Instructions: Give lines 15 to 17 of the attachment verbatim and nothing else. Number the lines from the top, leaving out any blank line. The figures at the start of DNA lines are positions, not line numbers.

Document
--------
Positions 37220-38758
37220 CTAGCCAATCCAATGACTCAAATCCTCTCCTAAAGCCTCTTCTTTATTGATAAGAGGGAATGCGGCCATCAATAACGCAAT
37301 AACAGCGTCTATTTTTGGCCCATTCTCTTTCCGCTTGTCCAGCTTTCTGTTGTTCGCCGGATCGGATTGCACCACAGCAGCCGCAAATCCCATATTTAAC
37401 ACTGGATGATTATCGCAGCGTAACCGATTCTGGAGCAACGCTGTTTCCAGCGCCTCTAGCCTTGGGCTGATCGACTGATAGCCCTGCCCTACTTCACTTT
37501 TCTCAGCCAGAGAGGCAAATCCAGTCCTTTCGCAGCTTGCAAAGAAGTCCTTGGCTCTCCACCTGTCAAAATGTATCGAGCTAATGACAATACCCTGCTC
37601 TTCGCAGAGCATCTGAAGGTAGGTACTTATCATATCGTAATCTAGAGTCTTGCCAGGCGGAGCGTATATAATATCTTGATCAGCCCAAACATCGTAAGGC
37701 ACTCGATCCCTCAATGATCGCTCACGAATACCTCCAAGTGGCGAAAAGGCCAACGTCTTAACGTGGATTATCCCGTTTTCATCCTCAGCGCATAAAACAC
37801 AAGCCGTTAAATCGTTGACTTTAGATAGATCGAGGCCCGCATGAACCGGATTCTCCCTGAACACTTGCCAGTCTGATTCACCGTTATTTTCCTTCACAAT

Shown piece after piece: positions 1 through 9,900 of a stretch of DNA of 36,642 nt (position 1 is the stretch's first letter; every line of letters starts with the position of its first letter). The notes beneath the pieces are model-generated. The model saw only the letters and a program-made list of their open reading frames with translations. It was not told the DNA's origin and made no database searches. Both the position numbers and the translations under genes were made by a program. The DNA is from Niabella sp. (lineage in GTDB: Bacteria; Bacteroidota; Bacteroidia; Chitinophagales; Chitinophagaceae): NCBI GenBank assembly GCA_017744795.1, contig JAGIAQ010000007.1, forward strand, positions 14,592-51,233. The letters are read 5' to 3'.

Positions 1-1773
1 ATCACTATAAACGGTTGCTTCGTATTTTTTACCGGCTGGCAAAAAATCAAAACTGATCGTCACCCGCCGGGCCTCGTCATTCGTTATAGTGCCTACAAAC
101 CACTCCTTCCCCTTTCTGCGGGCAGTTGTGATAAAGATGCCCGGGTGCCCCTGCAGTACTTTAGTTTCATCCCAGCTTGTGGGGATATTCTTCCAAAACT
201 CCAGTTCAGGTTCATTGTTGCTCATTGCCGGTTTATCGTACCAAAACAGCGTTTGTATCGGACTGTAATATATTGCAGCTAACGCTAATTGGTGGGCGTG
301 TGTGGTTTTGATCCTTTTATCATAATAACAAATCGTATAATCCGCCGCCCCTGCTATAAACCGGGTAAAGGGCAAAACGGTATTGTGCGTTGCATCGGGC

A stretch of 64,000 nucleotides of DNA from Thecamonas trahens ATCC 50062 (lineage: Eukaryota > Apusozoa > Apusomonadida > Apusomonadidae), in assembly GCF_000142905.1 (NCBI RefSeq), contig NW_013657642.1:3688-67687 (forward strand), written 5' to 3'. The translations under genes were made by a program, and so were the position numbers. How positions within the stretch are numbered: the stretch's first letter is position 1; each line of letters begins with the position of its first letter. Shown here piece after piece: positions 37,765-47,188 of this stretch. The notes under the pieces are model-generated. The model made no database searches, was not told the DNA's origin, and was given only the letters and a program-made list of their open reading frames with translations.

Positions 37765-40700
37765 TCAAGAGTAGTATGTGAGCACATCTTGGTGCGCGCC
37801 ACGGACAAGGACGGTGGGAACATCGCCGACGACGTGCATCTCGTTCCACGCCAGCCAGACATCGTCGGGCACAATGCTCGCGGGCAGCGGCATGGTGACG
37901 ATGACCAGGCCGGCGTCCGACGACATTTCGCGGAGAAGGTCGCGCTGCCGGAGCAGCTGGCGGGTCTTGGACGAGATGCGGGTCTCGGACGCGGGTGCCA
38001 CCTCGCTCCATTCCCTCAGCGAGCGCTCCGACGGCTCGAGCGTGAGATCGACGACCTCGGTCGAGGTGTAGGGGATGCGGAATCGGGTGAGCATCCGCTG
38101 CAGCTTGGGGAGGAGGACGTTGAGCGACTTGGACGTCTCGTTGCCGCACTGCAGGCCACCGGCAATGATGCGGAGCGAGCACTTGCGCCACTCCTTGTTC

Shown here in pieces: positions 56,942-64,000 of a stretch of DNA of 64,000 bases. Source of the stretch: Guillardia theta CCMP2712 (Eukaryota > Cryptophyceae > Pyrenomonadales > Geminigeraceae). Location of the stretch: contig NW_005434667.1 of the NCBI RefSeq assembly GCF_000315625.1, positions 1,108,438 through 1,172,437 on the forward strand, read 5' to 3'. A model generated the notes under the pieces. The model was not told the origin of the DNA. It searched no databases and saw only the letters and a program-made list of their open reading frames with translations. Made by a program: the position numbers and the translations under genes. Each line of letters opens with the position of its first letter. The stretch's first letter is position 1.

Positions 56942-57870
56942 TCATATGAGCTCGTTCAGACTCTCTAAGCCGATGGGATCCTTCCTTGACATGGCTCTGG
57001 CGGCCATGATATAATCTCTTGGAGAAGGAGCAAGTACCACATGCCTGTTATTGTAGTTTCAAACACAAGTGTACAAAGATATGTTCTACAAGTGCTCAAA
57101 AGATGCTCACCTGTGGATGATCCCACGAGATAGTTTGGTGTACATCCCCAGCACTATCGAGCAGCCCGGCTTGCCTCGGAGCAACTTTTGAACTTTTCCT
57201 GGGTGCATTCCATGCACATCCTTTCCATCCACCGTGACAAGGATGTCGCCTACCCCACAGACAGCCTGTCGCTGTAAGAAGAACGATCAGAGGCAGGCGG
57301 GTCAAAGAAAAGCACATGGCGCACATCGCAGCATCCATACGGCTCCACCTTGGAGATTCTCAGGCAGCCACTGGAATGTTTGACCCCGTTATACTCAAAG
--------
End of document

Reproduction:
A stretch of 64,000 nucleotides of DNA from Thecamonas trahens ATCC 50062 (lineage: Eukaryota > Apusozoa > Apusomonadida > Apusomonadidae), in assembly GCF_000142905.1 (NCBI RefSeq), contig NW_013657642.1:3688-67687 (forward strand), written 5' to 3'. The translations under genes were made by a program, and so were the position numbers. How positions within the stretch are numbered: the stretch's first letter is position 1; each line of letters begins with the position of its first letter. Shown here piece after piece: positions 37,765-47,188 of this stretch. The notes under the pieces are model-generated. The model made no database searches, was not told the DNA's origin, and was given only the letters and a program-made list of their open reading frames with translations.

Positions 37765-40700
37765 TCAAGAGTAGTATGTGAGCACATCTTGGTGCGCGCC